REQUISITES FOR GOOD BUILDING STONE.
The requisites for good building stone are durability, strength, cheapness, and beauty.
Durability. The durability of stone is a subject upon which there is very little reliable knowledge. The durability will depend upon the chemical composition, physical structure, and the position in which the stone is placed in the work. The same stone will vary greatly in its durability according to the nature and extent of the atmospheric influences to which it is subjected.
The sulphur acids, carbonic acid, hydrochloric acid, and traces of nitric acid, in the smoky air of cities and towns, and the carbonic acid in the atmosphere ultimately decompose any stone of which either carbonate of lime or carbonate of magnesia forms a consid erable part.
Wind has a considerable effect upon the durability of stone. High winds blow sharp particles against the face of the stone and thus grind it away. Moreover, it forces the rain into the pores of the stone, and may thus cause a considerable depth to be subject to the effects of acids and frost.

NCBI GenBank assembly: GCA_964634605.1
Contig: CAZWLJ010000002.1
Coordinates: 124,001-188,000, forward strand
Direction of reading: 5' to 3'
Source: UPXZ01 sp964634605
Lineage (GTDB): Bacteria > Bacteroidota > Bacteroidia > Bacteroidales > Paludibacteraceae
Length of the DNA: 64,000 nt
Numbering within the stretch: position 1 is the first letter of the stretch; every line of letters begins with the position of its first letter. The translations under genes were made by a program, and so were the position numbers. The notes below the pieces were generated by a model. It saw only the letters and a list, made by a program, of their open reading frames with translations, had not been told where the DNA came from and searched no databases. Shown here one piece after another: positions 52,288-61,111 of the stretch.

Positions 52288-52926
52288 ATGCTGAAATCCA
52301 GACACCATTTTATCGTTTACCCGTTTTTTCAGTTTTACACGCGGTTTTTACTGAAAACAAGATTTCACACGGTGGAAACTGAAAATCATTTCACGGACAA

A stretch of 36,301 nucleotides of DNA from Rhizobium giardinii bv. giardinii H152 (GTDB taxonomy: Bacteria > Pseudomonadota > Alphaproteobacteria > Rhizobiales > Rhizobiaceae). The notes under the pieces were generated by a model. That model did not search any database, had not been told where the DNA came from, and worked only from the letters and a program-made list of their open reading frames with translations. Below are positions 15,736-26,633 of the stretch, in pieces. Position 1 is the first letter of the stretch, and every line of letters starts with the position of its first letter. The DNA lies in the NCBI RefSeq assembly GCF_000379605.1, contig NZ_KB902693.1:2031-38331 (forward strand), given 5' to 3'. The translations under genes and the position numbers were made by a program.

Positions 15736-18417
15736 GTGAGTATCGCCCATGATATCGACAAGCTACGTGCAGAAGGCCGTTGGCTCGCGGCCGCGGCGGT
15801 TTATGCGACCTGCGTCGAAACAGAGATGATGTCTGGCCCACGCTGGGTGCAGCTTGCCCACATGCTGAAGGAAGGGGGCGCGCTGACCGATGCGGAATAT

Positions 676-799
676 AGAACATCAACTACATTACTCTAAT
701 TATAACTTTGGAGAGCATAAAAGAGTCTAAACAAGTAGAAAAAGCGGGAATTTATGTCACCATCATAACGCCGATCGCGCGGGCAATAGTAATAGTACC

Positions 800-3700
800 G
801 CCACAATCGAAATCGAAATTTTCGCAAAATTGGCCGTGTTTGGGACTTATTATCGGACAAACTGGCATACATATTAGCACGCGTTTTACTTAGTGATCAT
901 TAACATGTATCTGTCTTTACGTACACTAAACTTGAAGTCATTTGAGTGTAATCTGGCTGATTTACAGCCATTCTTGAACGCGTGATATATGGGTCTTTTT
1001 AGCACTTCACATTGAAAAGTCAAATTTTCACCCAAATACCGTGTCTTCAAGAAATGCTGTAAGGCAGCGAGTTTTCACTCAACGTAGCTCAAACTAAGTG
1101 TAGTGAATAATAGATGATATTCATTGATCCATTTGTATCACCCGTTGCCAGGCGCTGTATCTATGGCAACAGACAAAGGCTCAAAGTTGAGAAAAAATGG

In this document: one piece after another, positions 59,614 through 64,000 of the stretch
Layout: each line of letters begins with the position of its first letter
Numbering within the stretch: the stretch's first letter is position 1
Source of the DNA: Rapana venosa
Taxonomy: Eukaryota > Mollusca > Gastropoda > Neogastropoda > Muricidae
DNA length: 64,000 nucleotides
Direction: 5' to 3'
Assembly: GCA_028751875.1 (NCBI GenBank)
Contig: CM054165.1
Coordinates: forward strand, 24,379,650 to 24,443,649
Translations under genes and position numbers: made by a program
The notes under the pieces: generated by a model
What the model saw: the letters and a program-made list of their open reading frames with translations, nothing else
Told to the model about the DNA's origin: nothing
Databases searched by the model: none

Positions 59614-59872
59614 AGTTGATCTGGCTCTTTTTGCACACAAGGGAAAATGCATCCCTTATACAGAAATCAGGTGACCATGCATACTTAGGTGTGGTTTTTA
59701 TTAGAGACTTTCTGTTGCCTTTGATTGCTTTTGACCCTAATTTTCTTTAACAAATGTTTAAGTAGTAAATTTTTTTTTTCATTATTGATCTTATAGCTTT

In winter water penetrates porous stones, freezes, expands, and disintegrates the surface, leaving a fresh surface to be similarly acted upon.
Strength is generally an indispensable attribute, especially under compression and cross-strain.
Cheapness is influenced by the ease with which the stone can be quarried and worked into the various forms required. Cheapness is also affected by abundance, facility of transportation, and prox imity to the place of use.
Appearance. The requirement of beauty is that it should have a pleasing appearance. For this purpose all varieties contain ing much iron should be rejected, as they are liable to disfigurement from rust-stains caused by the oxidation of the iron under the influ ence of the atmosphere.